Blog,  Application Portfolio Management,  Business Capability Maps,  IIPA,  ODS,  APM,  Technology Portfolio Management,  TPM,  BCM

When you (I) find yourselves (myself) in times of trouble …

Yes! That is one of my favorite Beatle’s songs (along with a couple of others that we shall discuss in a future blog) 🙂 Question – when you find yourself in times of trouble, which systems come to the mind that can help you? What pain point is it addressing?

The “Then What? So What?” question

Several years ago, EVP of Architecture at a Fortune 10 bank posed me this question. “Say I documented all my Apps in a repository with associated business capabilities. Then what? So what if I have a well-documented heat map of Business Capabilities? What purpose does it serve beyond the first Aha moment?” This is a very critical question that goes to the very heart of EA repositories. Architects often model out the enterprise is beautiful heatmaps and hierarchies, but business feedback is “I already what capabilities my business needs! So what?”

Transactional systems subject to higher velocity of data changes are guaranteed high user engagement rates

A time card entry system engages users from transactions such as timecard submissions, approvals, and adjustments. An incident management system engages users via interactions such as incident management and resolution. However, in certain types of operational data store systems, the velocity of changes to the underlying data unit baseline is not necessarily a good thing. If we are bulking loading new apps, well, how good is that from an application rationalization perspective? If we are continually adding and changing our business capabilities because the tool makes it so simple to do that, how can you monitor against such a volatile baseline?

A sound ODS system will clearly articulate the specific set of questions that it can answer for its users.

To answer these questions, it will often need to aggregate data from other sources. And since the questions posed will change over a while, the ODS data set is highly dynamic. Within the IT Portfolio Management space, IIPA repositories around an application, technology, or business capability portfolios are perfect examples of ODS systems. What are some critical questions that your APM system answers from business impact or cost rationalization perspective? 5 years ago, the APM systems were being leveraged for readiness towards service-oriented architecture. Today it might be towards cloud modernizations assessments. Unlike a timecard entry or incident management systems whose attributes seldom change, the minimum viable data set of an application, technology, capabilities, or investment repository will be highly dynamic and frequently change.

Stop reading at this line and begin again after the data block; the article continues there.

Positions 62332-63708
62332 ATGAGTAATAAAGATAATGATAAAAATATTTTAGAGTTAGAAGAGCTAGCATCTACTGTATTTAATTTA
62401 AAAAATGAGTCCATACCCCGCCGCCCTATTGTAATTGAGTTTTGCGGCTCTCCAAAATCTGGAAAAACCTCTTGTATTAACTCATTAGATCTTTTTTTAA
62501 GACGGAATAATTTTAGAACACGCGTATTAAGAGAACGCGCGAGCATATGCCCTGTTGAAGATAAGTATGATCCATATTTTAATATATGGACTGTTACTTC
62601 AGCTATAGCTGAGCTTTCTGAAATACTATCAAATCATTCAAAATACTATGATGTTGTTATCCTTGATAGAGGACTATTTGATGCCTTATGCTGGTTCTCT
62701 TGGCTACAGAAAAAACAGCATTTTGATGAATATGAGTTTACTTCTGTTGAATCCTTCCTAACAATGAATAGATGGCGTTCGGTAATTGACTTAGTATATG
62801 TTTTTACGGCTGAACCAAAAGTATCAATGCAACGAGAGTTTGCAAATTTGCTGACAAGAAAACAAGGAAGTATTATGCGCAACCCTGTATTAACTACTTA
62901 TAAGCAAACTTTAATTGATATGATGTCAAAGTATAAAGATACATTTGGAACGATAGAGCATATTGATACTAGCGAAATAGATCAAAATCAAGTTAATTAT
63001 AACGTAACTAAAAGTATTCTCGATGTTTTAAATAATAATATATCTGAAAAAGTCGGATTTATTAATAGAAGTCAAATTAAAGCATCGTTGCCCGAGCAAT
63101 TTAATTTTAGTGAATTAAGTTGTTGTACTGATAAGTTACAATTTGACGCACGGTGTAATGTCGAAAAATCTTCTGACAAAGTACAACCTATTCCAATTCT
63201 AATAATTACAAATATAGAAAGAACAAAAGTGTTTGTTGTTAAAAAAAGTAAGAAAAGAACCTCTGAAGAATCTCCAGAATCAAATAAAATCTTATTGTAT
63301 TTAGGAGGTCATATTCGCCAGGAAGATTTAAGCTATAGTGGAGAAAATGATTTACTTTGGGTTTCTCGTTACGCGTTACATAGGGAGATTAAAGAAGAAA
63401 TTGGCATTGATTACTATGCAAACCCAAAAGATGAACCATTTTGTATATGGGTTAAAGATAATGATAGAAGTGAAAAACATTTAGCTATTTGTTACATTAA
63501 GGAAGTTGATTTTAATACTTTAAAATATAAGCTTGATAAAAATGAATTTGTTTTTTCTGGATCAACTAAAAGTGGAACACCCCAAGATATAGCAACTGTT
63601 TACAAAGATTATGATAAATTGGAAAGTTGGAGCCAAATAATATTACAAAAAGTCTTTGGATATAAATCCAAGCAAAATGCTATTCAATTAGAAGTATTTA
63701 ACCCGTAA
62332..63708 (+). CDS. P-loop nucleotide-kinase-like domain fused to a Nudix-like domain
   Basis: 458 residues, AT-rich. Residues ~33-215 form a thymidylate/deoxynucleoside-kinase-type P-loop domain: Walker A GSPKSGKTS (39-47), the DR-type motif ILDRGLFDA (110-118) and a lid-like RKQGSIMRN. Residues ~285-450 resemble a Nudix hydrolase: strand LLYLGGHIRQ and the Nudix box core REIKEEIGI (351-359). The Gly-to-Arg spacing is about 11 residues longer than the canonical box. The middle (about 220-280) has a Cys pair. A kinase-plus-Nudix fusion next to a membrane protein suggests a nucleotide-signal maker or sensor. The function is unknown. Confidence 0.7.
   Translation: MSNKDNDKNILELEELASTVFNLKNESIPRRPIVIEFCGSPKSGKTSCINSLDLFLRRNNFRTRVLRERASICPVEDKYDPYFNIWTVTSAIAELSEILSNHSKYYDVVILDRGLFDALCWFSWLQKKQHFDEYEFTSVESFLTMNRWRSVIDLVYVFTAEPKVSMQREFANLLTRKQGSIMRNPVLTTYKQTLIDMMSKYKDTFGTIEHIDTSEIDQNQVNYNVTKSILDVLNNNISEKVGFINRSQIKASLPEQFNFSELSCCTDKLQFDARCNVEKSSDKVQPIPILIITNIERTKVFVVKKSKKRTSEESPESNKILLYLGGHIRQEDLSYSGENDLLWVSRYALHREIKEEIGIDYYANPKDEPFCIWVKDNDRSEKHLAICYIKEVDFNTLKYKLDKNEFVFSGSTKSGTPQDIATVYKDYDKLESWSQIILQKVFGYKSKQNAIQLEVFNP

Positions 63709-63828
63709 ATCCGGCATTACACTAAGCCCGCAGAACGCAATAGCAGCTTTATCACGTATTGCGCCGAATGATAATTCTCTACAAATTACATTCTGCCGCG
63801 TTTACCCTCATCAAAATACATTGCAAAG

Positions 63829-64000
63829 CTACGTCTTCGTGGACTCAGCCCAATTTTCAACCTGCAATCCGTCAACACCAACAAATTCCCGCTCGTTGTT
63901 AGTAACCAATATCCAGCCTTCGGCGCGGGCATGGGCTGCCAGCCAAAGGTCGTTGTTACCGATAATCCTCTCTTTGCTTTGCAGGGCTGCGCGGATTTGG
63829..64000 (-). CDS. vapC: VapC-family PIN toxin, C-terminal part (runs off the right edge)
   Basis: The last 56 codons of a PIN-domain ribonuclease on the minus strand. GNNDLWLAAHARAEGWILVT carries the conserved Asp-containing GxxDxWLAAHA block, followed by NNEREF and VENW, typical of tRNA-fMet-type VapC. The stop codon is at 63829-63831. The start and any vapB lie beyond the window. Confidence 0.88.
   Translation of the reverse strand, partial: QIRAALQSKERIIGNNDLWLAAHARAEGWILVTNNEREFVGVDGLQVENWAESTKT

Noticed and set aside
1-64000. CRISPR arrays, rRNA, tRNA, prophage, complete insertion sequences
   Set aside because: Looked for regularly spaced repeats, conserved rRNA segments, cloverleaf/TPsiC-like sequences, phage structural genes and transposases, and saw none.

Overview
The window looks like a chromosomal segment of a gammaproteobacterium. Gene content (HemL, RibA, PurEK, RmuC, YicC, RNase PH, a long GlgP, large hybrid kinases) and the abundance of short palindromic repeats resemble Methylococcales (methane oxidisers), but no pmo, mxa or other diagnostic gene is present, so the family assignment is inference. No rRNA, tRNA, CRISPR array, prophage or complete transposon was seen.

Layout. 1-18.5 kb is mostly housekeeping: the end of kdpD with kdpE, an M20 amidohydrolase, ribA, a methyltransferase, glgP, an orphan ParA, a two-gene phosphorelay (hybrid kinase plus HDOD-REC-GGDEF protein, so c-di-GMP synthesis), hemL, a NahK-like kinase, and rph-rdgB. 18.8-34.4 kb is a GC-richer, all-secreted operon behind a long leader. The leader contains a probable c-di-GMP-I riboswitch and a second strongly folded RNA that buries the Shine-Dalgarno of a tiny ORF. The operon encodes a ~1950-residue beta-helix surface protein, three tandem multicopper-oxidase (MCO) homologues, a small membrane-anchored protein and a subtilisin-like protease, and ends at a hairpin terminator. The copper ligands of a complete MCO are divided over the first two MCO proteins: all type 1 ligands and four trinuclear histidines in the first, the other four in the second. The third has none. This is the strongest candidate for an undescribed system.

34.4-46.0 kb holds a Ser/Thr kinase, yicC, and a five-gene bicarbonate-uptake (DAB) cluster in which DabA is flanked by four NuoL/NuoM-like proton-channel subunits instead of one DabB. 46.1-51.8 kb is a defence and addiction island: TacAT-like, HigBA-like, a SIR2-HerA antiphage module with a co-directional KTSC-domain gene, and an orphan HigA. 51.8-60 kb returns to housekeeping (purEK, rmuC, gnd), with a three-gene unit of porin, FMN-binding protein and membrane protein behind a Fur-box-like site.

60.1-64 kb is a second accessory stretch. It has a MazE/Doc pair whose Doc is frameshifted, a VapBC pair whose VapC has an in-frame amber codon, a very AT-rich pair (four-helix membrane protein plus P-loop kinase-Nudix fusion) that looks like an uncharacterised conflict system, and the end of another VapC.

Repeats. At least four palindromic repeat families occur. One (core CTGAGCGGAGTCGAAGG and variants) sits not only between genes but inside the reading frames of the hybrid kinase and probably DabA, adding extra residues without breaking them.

ODS based portfolio repositories

Owners of ODS based portfolio repositories must pose questions such as what would drive users to engage with their systems? For what questions? How many questions? Can it address more problems in the future? Can it “control” who can ask what questions? Stated differently, ODS based portfolio repositories should have highly flexible data structures that can capture complex interlinkages, can support low to a very high number of data attributes without costly re-engineering. At EOS ITPM, we have clients ranging from 800+ characteristics per app to less than 50. These serve as cornerstones for our users to engage in times of need to address questions around:

  • Business Impact
  • Functional Redundancy
  • Technical Debt
  • Opportunity Gaps
  • Capability Investment Alignment
  • Vendor consolidation and many more

Book your demo with us so we can be the system of choice when your organization finds itself in need to ask questions such as above 🙂